I’ve been excited about the possibilities of advanced algorithms in processing pictures, both to increase resolution and reduce noise. When used in combination on an initially noisy image, however, the results can be… unpredictable. Though this image looks fairly reasonable on the web page, clicking through to the full-resolution version on Flickr shows some exciting rogue AI strangeness—like odd places of varying noise reduction.
My favorite William Gibson quote is, “The future is already here—it’s just not very evenly distributed.” How we gauge futurity—or how we identify the traits we associate with future-ness—means that some places will have more “future” to them than others. A mountaintop in the Adirondacks might be pretty similar to its condition 100 years ago, while downtown Berkeley would be unrecognizable.
This image is a picture of the past, from the “future”: I wanted to print a tall, vertical image of Berkeley and the Bay but had (it turns out) never quite taken the one I wanted. I had taken the two pictures that went into making this image as part of a larger panorama in 2013 that never quite came out. Here in the present, I pulled in every technique in my arsenal—Adobe’s super resolution, Topaz AI noise reduction, frequency separation—to assemble two images from a circa-2010 16 MP Nikon D7000 into the 76 MP monster you see below. This one is definitely worth clicking through to full resolution.
While my normal images capturing the “civilization gradient” tend to be more focused on space (traversing from nature to dense urban areas), I sort of like the way this image reminds me of a traversal through time, from the Stone Age to the Information Age. As William Gibson says, “The future has already arrived—it’s just not very evenly distributed.”
Or perhaps it really just reminds me of the vantage point from Caspar David Friedrich’s “Wanderer above the Sea of Fog“.
This image is another in a series of my re-processings of less-than-new RAW files with Photoshop’s “Super Resolution” machine learning algorithm. As in those other cases, the added impression of detail is particularly astonishing when viewed at full size after clicking through to the original image on Flickr.
Going back over some of my favorite images with “Super Resolution,” there’s no way I was going to skip a second shot at my image that first captured the “civilization gradient” from nature through suburbs to dense urbanity.
Extracting additional information from an image by “enhancing” it has long been a ridiculous trope of police procedurals; it’s with great amusement that I noticed that Photoshop’s new “Super Resolution” capability (which uses machine learning to quadruple the resolution of an image) is under an option called “Enhance”. The first subject for enhancement was this picture I took of Berkeley and San Francisco in 2011. It’s worth the click-through for the full resolution version.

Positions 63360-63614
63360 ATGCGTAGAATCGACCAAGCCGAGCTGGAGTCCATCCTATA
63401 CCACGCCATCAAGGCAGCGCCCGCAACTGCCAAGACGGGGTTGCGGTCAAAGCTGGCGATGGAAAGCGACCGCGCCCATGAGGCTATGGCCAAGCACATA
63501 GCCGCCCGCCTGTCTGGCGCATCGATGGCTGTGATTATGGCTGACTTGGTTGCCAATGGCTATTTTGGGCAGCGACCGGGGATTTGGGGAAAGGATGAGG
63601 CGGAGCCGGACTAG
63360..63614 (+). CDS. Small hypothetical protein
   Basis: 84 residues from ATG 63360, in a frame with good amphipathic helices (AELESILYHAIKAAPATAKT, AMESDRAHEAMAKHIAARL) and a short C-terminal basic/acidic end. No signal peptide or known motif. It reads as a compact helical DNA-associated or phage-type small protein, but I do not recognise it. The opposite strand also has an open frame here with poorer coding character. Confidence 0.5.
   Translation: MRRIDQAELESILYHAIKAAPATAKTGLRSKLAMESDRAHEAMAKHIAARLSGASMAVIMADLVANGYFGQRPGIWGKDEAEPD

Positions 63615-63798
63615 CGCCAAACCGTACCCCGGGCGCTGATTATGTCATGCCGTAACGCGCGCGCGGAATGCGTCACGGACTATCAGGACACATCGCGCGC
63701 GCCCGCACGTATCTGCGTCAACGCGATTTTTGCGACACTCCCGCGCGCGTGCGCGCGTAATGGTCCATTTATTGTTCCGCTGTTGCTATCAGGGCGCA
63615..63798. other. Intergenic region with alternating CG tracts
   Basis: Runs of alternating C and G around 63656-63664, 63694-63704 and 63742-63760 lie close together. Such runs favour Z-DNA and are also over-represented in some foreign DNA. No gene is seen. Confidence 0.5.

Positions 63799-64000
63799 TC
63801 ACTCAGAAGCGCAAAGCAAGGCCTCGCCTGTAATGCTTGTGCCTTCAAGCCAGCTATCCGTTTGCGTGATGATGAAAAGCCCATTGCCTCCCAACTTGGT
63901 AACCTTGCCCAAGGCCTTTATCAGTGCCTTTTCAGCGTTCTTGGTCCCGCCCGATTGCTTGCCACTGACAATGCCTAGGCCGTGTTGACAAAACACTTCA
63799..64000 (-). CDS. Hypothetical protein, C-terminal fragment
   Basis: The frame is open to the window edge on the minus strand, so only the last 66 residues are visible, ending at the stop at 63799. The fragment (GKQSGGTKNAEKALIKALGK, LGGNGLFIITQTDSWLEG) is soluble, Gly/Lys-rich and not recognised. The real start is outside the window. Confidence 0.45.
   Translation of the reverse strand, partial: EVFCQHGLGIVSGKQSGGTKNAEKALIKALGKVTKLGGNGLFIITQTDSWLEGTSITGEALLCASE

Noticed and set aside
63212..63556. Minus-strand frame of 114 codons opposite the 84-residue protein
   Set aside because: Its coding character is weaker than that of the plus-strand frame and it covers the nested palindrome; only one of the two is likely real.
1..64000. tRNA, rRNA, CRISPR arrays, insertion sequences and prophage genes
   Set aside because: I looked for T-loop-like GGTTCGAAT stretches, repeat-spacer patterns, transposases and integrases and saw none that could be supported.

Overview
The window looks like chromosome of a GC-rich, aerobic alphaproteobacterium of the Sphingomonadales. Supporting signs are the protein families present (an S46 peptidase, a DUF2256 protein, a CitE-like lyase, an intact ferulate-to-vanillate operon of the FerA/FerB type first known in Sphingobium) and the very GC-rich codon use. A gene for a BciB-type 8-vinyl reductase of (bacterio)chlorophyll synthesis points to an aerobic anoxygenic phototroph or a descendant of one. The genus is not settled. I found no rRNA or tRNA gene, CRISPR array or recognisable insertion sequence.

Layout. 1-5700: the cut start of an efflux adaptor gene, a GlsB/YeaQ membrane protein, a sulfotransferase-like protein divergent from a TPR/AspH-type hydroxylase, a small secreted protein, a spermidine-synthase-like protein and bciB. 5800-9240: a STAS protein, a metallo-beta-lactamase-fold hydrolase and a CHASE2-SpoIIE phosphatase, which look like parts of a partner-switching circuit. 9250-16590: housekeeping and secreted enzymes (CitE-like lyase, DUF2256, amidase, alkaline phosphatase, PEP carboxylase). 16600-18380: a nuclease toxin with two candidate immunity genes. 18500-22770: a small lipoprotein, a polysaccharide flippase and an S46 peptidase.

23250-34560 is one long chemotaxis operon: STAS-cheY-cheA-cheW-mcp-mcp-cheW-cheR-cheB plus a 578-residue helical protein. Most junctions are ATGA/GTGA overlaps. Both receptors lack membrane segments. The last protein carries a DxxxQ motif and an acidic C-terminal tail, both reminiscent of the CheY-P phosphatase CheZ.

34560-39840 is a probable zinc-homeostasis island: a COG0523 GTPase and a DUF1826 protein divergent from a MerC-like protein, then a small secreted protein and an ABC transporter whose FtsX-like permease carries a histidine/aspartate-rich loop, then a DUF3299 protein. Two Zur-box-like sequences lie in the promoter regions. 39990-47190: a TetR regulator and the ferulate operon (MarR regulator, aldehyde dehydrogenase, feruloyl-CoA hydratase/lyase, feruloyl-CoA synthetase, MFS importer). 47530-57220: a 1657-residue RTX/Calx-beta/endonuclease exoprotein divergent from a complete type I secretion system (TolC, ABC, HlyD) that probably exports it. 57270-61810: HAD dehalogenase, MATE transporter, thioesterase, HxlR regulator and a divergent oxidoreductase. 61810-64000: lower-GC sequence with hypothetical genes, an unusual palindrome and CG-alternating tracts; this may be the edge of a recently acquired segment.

(Adding to the super-resolution theme, this image also contains, in the lower-center, the Molecular Foundry and its associated center for electron microscopy.)
My favorite view of the Bay Area (and the view that first let me define the idea of the civilization gradient as an element of my photography) is layered up with loads of detail. Down in Berkeley Lab is the building where I worked on sabbatical, and across the Bay Bridge is the completed Salesforce Tower hiding in the marine layer. The differences, particularly from the last time I showed a very similar shot from the spring, are in nature: the high-altitude clouds have been replaced with empty skies and that rolling marine layer, while the green hills have shifted to a dry, highly flammable tan.
I took this picture two years ago, during a wonderful springtime in Berkeley when a rainy winter had made the hills lush and green. The view is enormous, overwhelming: Oakland, San Francisco, Emeryville, and Berkeley all packed into one. I like the contrast of the tiny path on the green hilltop on the left side of the image providing a quiet contrast.
From the graffitied logs of Berkeley’s Grizzly Peak, the Bay Bridge and San Francisco make for an incredible view—when they’re visible. The dramatic high clouds of winter are replaced by an all-shrouding marine layer in the summer that often turns the peak into a cloud bank. On the lucky nights when the marine layer is delayed, the bridge and city lights have a moment to shine before the blanket falls.
My time on sabbatical in Berkeley, California ends tomorrow. This has been an incredible experience (scientifically, photographically, and personally); looking out from Grizzly Peak’s incredible view, I feel like everything has aligned properly. Just as was the case last time I left, this grand view of the Bay Area is one I want to remember.
Until next time, California!